Wicker Park has long had a strong market and rising rents. Follow 606 to the west, to the neighborhoods of South Logan Square and Humboldt Park, and the concerns shift from rising commercial rents to rising housing prices.

“This trail really connects the predominantly white neighborhoods of Wicker Park, Bucktown with the predominantly Latino neighborhoods of Humboldt Park and South Logan Square,” says Geoff Smith of the Institute for Housing Studies at DePaul University. “You start at the far east [in Wicker Park] and go all the way west, it’s almost like a continuum in terms of the changes you might see from a higher income to a lower income spectrum.”

That made the western half of the 606 vulnerable to displacement and gentrification. While single-family housing prices on the eastern half of the 606 rose by 113.4 percent, on the western half they rose by 139.7 percent. According to a recent study by Smith, people living within one-fifth mile of the 606 on the west side are paying a 22.3 percent premium to do so, whereas those on the east side are paying none.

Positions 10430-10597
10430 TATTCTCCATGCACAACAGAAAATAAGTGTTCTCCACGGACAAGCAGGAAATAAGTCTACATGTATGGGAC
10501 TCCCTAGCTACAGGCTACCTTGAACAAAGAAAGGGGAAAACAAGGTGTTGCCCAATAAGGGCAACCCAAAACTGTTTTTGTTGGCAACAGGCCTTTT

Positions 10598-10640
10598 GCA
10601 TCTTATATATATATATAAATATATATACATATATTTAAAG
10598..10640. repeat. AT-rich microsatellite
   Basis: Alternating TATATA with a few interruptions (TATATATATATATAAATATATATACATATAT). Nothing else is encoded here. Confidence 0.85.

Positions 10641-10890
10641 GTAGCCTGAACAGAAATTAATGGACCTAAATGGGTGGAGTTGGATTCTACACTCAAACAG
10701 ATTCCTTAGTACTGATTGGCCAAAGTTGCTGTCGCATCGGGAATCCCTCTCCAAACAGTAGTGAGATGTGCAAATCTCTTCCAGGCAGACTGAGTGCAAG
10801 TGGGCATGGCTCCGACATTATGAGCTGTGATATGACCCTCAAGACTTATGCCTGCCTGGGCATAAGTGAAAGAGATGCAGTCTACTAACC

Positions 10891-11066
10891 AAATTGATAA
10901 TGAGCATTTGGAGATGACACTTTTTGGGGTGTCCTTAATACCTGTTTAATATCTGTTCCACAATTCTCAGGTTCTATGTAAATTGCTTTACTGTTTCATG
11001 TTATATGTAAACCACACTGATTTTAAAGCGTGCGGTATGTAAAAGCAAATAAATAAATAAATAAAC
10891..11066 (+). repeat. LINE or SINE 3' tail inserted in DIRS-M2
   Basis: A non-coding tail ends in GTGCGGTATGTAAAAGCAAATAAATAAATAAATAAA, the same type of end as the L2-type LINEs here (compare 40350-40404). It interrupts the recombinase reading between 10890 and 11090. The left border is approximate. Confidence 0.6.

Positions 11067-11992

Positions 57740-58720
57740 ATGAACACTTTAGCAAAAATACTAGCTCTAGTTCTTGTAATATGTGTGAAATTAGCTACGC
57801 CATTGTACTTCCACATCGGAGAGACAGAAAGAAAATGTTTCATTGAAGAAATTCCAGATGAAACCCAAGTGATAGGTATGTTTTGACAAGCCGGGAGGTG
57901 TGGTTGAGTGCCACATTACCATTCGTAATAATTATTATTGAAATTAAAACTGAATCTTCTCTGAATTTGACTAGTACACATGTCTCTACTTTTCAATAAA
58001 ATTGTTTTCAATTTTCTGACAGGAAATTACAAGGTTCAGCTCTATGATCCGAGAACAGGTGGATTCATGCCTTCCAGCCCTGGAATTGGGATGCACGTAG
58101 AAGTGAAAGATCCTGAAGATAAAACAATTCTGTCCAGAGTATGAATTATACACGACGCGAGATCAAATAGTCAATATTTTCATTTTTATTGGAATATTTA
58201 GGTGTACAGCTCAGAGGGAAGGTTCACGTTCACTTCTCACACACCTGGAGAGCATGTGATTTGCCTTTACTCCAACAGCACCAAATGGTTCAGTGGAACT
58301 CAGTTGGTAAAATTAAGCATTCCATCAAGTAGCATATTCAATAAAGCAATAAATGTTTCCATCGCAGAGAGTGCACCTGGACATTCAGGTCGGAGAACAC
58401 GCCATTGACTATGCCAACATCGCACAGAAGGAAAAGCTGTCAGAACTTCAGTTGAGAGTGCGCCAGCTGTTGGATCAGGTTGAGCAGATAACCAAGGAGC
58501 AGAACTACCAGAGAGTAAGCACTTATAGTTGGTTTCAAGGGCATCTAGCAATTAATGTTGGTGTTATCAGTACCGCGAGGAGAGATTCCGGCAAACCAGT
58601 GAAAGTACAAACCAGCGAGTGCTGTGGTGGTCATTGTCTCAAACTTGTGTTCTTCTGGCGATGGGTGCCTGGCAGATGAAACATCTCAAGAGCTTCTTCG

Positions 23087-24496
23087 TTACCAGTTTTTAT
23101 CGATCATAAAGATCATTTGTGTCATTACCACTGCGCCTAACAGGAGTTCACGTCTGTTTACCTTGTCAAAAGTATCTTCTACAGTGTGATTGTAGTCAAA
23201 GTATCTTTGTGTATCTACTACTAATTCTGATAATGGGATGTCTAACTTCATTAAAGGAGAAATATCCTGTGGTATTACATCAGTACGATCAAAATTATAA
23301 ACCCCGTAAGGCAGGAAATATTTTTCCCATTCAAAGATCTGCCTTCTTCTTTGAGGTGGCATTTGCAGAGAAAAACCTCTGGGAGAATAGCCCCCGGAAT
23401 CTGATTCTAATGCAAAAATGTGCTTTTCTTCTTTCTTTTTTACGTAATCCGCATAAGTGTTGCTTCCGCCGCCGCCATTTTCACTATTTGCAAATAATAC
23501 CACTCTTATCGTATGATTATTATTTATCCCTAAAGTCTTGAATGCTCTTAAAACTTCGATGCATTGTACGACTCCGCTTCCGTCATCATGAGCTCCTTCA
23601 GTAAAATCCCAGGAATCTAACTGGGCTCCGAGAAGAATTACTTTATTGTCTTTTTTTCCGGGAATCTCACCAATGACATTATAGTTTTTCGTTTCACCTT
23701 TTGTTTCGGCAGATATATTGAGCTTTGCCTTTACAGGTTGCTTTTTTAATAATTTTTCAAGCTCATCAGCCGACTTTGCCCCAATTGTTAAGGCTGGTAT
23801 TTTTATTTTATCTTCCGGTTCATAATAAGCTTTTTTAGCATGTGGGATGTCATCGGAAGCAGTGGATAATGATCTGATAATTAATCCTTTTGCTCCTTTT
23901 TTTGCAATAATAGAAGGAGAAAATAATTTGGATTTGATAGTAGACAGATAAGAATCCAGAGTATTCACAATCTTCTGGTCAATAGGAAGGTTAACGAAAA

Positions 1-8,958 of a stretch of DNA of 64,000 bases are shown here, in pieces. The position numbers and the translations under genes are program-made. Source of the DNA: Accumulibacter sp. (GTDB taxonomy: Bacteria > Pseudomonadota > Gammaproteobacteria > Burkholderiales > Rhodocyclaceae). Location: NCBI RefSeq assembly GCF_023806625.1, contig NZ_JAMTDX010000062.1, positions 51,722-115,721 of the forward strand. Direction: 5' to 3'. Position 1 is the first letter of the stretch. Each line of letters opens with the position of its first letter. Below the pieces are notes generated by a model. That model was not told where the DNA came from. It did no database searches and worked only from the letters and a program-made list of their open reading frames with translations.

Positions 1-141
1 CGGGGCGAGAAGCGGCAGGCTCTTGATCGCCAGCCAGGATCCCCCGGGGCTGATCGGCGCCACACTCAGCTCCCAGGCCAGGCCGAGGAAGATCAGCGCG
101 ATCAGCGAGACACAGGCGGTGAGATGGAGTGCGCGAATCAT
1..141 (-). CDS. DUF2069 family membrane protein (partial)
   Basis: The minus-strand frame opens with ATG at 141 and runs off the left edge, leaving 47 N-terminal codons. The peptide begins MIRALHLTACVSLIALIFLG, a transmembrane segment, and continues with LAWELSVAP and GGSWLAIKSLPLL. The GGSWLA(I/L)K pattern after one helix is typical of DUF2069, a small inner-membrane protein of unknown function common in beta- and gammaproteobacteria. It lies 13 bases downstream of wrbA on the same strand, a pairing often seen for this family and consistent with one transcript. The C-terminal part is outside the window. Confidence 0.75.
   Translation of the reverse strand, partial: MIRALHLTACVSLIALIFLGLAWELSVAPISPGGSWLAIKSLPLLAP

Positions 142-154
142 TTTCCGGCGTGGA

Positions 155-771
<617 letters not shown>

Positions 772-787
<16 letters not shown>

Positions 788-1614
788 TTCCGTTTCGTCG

That’s in part because the western half experienced more foreclosures during the housing crisis, and thus most development today is driven by investors who snapped up homes at bargain prices. Smith says that factor and others should have identified South Logan Square and Humboldt Park as neighborhoods vulnerable to rapid gentrification. If they had been, perhaps programs to increase homeownership or invest in affordable housing might have been adopted sooner.